Zweig on doing good rather than grandstanding: a story

I’ve quoted Zweig several times on this blog since reading his memoirs, but I was going to post this — and forgot. So, better late than never, here it is. A lovely story:

One day I had an express letter from a friend in Paris, saying that an Italian lady wanted to visit me in Salzburg on important business, and could I see her at once? She called on me the very next day, and what she had to tell me was indeed shocking. Her husband, a distinguished medical doctor of humble social origin, had been educated at the expense of Matteotti. When Matteotti, leader of the Socialists, was murdered by the Fascists, world opinion, already weary with all the demands on it, had reacted once more against a single crime. All Europe had risen in indignant protest. His loyal friend the doctor had been one of the six brave men who dared to carry Matteotti’s coffin openly through the streets of Rome. Soon after that, ostracised and under threat, he had gone into exile. But the fate of Matteotti’s family weighed on his mind. In memory of his benefactor, he tried to smuggle Matteotti’s children out of Italy to safety abroad.

However, in the attempt he himself had fallen foul of spies or agents provocateurs, and had been arrested. As everything calling Matteotti to mind was an embarrassment to Italy, the outcome of a trial on those grounds would not have been too bad for him, but by devious means the public prosecutor had associated his trial with another going on at the same time, and that case was concerned with an attempt to blow up Mussolini with a bomb. So this doctor, who had won the highest honours serving his country on the battlefields of the Great War, was sentenced to ten years’ hard labour.

Naturally his young wife was extremely distressed. Something, she said, must be done to overturn the sentence, which her husband could not survive. An appeal must go out to all the literary names in Europe to unite in loud protest, and she was asking me to help her. My immediate reaction was to advise her against trying to get anywhere with protests. I knew how threadbare such demonstrations had worn since the war. I did my best to explain that no country, for reasons of national pride, was going to let outsiders change the decisions of its judiciary, and that European protests in the case of Sacco and Vanzetti in America had had the opposite of the desired effect. I urged her not to do anything of that kind, pointing out that she would only make her husband’s situation worse, because Mussolini would never—indeed, could never—recommend leniency if foreign attempts were made to force his hand. But I was genuinely shocked myself, and promised to do my best. It so happened that the next week I was going to Italy, where I had friends in influential positions. Perhaps they could quietly do something to help her husband.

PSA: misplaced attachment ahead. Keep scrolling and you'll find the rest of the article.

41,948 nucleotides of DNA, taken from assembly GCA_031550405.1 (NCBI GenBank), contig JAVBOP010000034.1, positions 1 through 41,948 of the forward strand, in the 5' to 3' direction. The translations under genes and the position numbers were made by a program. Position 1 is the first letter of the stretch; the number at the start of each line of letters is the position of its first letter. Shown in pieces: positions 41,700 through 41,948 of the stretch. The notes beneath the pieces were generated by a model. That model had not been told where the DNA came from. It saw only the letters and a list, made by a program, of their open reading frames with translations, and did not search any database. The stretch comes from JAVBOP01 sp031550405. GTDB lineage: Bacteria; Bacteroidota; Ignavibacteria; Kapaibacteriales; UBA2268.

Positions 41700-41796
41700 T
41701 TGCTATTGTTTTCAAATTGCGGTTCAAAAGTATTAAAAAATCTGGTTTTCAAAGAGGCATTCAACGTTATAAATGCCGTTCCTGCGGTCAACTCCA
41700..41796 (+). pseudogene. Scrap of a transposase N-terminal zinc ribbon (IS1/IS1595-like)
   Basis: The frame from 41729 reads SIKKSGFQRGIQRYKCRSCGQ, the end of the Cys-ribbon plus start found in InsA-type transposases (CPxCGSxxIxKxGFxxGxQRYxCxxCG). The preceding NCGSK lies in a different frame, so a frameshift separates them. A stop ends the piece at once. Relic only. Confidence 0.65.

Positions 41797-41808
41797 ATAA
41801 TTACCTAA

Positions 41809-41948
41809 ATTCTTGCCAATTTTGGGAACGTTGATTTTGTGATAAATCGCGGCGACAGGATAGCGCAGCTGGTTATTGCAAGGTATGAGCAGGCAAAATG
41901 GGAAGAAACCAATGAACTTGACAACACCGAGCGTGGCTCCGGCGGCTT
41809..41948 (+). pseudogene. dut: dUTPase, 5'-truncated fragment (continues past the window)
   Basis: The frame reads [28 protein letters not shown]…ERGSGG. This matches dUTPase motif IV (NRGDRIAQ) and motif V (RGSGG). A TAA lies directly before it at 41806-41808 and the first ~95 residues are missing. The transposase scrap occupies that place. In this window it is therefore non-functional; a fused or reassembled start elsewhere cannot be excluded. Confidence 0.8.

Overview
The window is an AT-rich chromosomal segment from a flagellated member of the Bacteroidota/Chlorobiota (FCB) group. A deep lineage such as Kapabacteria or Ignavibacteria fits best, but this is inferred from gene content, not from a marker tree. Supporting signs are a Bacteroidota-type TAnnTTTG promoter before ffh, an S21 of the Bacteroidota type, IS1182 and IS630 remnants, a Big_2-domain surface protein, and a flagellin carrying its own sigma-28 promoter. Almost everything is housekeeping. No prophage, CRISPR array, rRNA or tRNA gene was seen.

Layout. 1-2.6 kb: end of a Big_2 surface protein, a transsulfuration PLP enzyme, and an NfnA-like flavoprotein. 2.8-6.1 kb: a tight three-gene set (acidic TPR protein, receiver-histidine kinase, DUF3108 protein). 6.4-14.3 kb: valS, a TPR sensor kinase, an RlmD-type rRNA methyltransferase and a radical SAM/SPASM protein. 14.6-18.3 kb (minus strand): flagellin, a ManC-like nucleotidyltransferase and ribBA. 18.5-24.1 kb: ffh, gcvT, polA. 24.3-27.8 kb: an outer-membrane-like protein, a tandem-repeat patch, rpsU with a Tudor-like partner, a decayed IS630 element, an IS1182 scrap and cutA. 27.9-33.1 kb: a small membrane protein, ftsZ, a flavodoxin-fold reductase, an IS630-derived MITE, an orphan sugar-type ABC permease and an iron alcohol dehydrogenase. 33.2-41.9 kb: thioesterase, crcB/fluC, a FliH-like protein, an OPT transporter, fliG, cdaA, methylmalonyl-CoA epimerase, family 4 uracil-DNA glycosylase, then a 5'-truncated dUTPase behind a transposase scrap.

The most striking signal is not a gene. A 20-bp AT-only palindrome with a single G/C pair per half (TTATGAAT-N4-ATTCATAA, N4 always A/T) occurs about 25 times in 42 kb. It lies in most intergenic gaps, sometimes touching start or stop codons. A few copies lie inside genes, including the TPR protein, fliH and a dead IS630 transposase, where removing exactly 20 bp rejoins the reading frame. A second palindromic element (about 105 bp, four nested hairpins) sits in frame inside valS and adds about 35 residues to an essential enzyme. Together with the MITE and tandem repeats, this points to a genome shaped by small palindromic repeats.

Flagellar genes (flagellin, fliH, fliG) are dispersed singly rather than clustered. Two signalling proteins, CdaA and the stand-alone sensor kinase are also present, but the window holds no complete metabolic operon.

I approached my friends on my very first day in the country. But I could see how fear had already eaten into all minds. As soon as I mentioned the doctor’s name everyone looked awkward and said No, he was sorry, but he had no influence, it was impossible to do anything. I went from one to another. I came home feeling ashamed and afraid the man’s poor wife might think I hadn’t done all I could. Nor, as a matter of fact, had I. There was still one possibility—the direct approach. I would write to the man in whose hands the decision lay, Mussolini himself.

I did that. I sent him a perfectly honest letter. I was not, I wrote, going to begin with flattery, and I ought also to say at once that I did not know the doctor personally or the extent of what he had done. But I had seen his wife, who was certainly innocent of any crime, and she too would suffer the full rigour of the court’s sentence if her husband spent all those years in the penitentiary. I did not intend to criticise the verdict in any way, but I could well imagine that it would save the young woman’s life if her husband were allowed to serve his sentence not in the penitentiary, but on one of the island penal colonies where wives and children are allowed to live with exiles.

I took the letter, addressed it to His Excellency Benito Mussolini, and put it in the usual Salzburg postbox. Four days later I heard from the Italian Embassy in Vienna. His Excellency, said the Embassy, thanked me for my letter, said that he would do as I asked, and in addition to commuting the doctor’s sentence had taken it upon himself to shorten its length. At the same time I had a telegram from Italy confirming that the doctor, as I had asked, had been moved to a penal colony. Mussolini himself had granted my request with a single stroke of his pen, and in fact the convicted doctor soon received a full pardon. No letter in my life has ever given me so much delight and satisfaction, and if I ever think of my own literary success, it is this instance of it that I remember with especial gratitude.

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